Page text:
Britain's Digital Families: Six archetypes of internet and tech users

16 May 2017

New research on the digital DNA of Brits finds that there are broadly speaking 6 archetypes of internet and technology users. Rebecca Emerson, who heads Oliver Wyman in the UK, the consultancy that conducted the study, reflects on the features of Britain’s Digital Families, as well as how businesses can leverage their online behaviour to come to better, and more inclusive, digital strategies.

Do you need a stat to prove that the internet is great? Here’s one: 84% of Brits like or love spending time online. UK businesses have of course been looking to make the most of this and use the internet as another way to connect with us as customers and build our allegiance to their brand and services.

Services apps, social media, and websites with innovations are coming thick and fast. As consumers, we can comment and complain to companies via Twitter or chatbots and receive promotional offers from nearby shops based on our phone’s geolocation data. However, new research (titled ‘Britains’s Digital Families’) suggests that these services may only help 30% to 45% of digital consumers who are the most tech-literate. This is great for me and many of you reading this online, but for everyone else – over half the population – they’re probably ambivalent at best and feeling actively excluded at worst.

So while there’s an arms race emerging in consumer-facings apps and tools by businesses wanting to be the most tech-enabled and serve their customers quickly and easily (and cheaply), they also need to work on making sure all of us are brought along on their digital journeys.

 Britain's Digital Families

In fact, there are not just two tribes of ‘online trendsetters’ and ‘laid back offliners’. Surveying 1,500 UK consumers revealed there were six distinct Digital Families in Britain today. It’s by understanding these archetypes that businesses can adapt their digital strategies to better serve us, for example by being more reliable, secure, or easy to use.

Britain’s Digital Families

Roughly a quarter of us are Laidback Luis. If you’re in this group, the internet doesn’t dominate your life. You may not be the first to get the latest phone or gadget, but will happily go with the flow if the product seems useful. The challenge for businesses is to help you see how your life can be made better and more convenient by their digital services – bringing you along on their digital transformation journey.

About 20 percent of us are Anxious Andersons. These are the type of people who want to tell big companies to mind their own business and keep their hands off personal data. If you’re an Anxious Anderson, you’ll only be willing to interact with companies who share your privacy values and have a strong track record in cyber security. Look for businesses who limit the information they collect and transparently explain what’s being recorded and why it’s needed.

15 percent of us are Contributing Coles. Bloggers, vloggers, coders, and sharers fall into this family. You’ll want to feel like you’re shaping the story and will likely be targeted to be companies’ digital brand champions and beta testers. An ideal website for you would allow you to customise your own experience, for instance by having bespoke product filters or curated lists.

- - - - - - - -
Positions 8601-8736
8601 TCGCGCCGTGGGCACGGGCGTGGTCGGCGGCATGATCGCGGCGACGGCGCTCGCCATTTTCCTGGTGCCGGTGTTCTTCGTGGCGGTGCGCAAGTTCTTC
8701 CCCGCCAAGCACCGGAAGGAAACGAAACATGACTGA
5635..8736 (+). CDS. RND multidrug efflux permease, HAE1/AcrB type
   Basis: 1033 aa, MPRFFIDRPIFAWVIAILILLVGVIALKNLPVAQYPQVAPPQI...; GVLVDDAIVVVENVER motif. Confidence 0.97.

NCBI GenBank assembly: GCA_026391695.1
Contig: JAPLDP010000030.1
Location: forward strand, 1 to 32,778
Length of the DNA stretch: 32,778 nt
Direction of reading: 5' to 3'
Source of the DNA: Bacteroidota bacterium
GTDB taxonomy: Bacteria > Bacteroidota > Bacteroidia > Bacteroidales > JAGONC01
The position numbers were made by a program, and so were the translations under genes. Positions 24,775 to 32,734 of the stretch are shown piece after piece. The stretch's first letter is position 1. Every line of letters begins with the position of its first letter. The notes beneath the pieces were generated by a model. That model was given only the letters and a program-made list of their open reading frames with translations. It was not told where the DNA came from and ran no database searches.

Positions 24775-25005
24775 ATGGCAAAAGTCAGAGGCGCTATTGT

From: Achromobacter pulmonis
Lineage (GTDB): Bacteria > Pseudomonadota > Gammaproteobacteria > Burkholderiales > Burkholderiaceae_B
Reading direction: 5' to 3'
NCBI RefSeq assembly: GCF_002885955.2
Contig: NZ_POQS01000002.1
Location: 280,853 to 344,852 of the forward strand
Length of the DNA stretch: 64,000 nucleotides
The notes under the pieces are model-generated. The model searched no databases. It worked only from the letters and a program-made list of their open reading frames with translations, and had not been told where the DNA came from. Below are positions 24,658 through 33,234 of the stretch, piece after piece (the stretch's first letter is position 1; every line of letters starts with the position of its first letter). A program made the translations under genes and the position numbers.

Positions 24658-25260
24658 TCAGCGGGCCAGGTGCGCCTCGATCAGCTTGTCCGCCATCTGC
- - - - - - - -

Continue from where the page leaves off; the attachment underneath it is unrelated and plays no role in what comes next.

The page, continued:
15 percent of us are Carefree Careys. Data privacy matters less than convenience, good service, and totting up rewards points. Most large companies will already be looking to move you onto their online platforms. However, you may find some digital start-ups will be able to use your data in innovative ways that make your life even easier or more rewarding.

Britain’s Digital Families footprint

15 percent of us are Online Owens. Technology is a huge part of life and you view it overwhelmingly positively. To create an online experience tailored to you, expect to see businesses reaching out to you through social media and recommendations from trusted sources. They’ll want you to share what you’ve been doing – such as your latest online purchase – and will add buttons to help you do this and get reactions from your digital friends.

The other 10 percent of us are Analogue Alis. Ever feel like technology is really complicated and changing too fast to keep up with? Then this might be your Digital Family. If you want to get more digital, look for companies that help you get online and make it super easy for you once you are through simple websites with limited tabs, drop-downs, search options, and pop-ups.

Better, and more inclusive, digital strategies

How businesses adapt to serve you and your Digital Family will vary by sector. For example, banks will be looking to cut operating costs by moving their customers to self-serve online or via apps, so it is in their best interest to reassure you about cyber security if you’re an Anxious Anderson and they will make it easy for the Analogue Alis. In contrast, supermarkets don’t really need to convert the Anxious Andersons into digital shoppers, because their business models don’t make any more profit serving customers online than they do in their existing store. They may only have a simple online store that prevents attrition to competitors, but instead will invest more in giving us all the best experience in-store.